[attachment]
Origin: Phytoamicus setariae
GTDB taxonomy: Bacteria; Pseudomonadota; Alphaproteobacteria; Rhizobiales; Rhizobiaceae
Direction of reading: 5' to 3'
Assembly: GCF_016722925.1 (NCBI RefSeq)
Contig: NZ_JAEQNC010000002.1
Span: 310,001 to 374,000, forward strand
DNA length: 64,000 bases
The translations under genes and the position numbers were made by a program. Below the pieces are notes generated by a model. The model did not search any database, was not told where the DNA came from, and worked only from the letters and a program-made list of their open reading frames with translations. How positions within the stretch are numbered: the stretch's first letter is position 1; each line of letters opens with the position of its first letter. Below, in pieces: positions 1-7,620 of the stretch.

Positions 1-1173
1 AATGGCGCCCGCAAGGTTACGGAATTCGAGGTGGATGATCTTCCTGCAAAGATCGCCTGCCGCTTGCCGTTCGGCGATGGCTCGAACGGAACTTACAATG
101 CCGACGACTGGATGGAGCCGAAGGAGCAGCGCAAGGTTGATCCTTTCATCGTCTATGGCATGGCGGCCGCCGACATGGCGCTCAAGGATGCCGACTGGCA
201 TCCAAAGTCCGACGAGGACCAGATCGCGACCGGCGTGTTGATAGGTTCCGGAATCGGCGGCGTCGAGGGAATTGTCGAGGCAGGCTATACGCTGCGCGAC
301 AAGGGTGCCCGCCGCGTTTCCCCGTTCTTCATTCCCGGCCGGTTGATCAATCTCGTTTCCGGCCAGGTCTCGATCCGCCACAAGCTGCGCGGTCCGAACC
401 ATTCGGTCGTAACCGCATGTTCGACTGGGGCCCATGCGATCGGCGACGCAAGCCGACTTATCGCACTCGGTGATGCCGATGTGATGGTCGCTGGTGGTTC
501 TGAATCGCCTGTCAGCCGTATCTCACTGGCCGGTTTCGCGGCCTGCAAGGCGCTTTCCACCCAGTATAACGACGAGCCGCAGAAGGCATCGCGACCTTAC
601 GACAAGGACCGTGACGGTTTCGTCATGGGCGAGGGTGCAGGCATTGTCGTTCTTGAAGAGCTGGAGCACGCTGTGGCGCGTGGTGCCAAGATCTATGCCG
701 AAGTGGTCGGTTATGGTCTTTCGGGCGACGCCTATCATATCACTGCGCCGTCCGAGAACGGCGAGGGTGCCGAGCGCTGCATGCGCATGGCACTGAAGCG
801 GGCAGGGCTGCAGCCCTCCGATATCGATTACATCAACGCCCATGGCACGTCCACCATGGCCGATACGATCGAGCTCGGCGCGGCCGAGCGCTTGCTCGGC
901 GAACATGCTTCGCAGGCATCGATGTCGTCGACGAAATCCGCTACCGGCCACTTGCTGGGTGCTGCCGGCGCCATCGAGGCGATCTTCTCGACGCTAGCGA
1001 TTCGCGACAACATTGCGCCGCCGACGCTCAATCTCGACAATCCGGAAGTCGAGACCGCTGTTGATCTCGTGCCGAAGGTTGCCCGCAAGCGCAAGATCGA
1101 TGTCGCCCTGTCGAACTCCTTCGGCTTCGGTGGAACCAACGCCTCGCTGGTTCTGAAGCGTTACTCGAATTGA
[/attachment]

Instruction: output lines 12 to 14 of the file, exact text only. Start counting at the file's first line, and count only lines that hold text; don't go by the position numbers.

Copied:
201 TCCAAAGTCCGACGAGGACCAGATCGCGACCGGCGTGTTGATAGGTTCCGGAATCGGCGGCGTCGAGGGAATTGTCGAGGCAGGCTATACGCTGCGCGAC
301 AAGGGTGCCCGCCGCGTTTCCCCGTTCTTCATTCCCGGCCGGTTGATCAATCTCGTTTCCGGCCAGGTCTCGATCCGCCACAAGCTGCGCGGTCCGAACC
401 ATTCGGTCGTAACCGCATGTTCGACTGGGGCCCATGCGATCGGCGACGCAAGCCGACTTATCGCACTCGGTGATGCCGATGTGATGGTCGCTGGTGGTTC